For example, the Roma or Romani, also known as gypsies. The Roma live all over the world, with significant populations in Asia, Europe and the Americas. From what I understand, however, the Roma were originally from the Indian subcontinent. Generally, peoples from that area are considered either Asian or East Indian. Therefore, I placed the Rob Thurman books featuring Roma protagonists onto the Asian & Pacific Islander page. And by the way, in many places, "gypsy" is not a nice name, although here in the States many Roma have accepted and use the word -- but not all. So there's always a fine line to tread when addressing someone's race/ethnicity/nationality.
As another example, how do you place a mixed race protagonist? Well, that depends. In the United States, while a person may be of mixed race, if they're part Black, they're considered Black. If they're part Native American, especially if they're a registered member of the tribe, all the rest doesn't matter, they're Native American.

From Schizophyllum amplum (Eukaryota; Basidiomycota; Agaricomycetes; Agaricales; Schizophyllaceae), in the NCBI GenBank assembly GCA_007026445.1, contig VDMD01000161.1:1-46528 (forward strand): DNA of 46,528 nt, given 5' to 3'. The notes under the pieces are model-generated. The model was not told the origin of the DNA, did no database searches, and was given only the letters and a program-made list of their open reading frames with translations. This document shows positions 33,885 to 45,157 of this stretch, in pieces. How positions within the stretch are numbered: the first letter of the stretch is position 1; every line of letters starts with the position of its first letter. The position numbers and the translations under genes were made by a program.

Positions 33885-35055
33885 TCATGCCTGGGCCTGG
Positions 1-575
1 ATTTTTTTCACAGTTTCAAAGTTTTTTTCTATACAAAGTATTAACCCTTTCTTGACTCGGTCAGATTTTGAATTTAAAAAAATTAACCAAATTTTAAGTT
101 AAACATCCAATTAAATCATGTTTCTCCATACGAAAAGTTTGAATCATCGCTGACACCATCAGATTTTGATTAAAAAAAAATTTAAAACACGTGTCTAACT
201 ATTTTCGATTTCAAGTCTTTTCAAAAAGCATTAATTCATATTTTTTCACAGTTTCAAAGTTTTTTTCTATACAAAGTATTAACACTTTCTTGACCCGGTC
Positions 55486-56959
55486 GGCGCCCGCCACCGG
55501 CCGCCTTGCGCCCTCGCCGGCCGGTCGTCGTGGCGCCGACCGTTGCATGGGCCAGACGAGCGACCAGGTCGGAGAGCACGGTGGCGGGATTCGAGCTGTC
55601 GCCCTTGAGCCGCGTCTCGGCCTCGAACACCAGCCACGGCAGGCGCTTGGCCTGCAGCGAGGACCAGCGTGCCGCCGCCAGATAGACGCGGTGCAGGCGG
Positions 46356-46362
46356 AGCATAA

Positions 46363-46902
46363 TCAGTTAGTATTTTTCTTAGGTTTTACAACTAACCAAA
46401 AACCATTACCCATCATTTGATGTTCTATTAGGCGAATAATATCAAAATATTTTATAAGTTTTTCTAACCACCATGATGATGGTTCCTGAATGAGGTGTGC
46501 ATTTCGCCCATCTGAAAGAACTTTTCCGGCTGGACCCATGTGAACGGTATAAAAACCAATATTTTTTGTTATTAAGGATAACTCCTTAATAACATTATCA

And why did I place Jewish, Arabic and Middle Eastern peoples all into a Middle Eastern page? Well, the Middle East is a region. However, the Jewish peoples that I personally know, no matter what their race, ethnicity, national origins or religious beliefs all relate themselves to Israel in one way or another. As I didn't want to put Jewish fantasy or sci-fi on the Everybody Else page, I made a command decision and put them onto the Middle Eastern page.
People take great pride in their heritage and race/ethnicity, so I just do the best that I can. What a person looks like, plus how he/she self-identifies is an important part of our culture, for both a Person of Color and the surrounding society. Naturally, everyone is free to disagree with me and if you have a great argument why I'm wrong, well, let me know. Maybe I am and I need to move those books to a different page!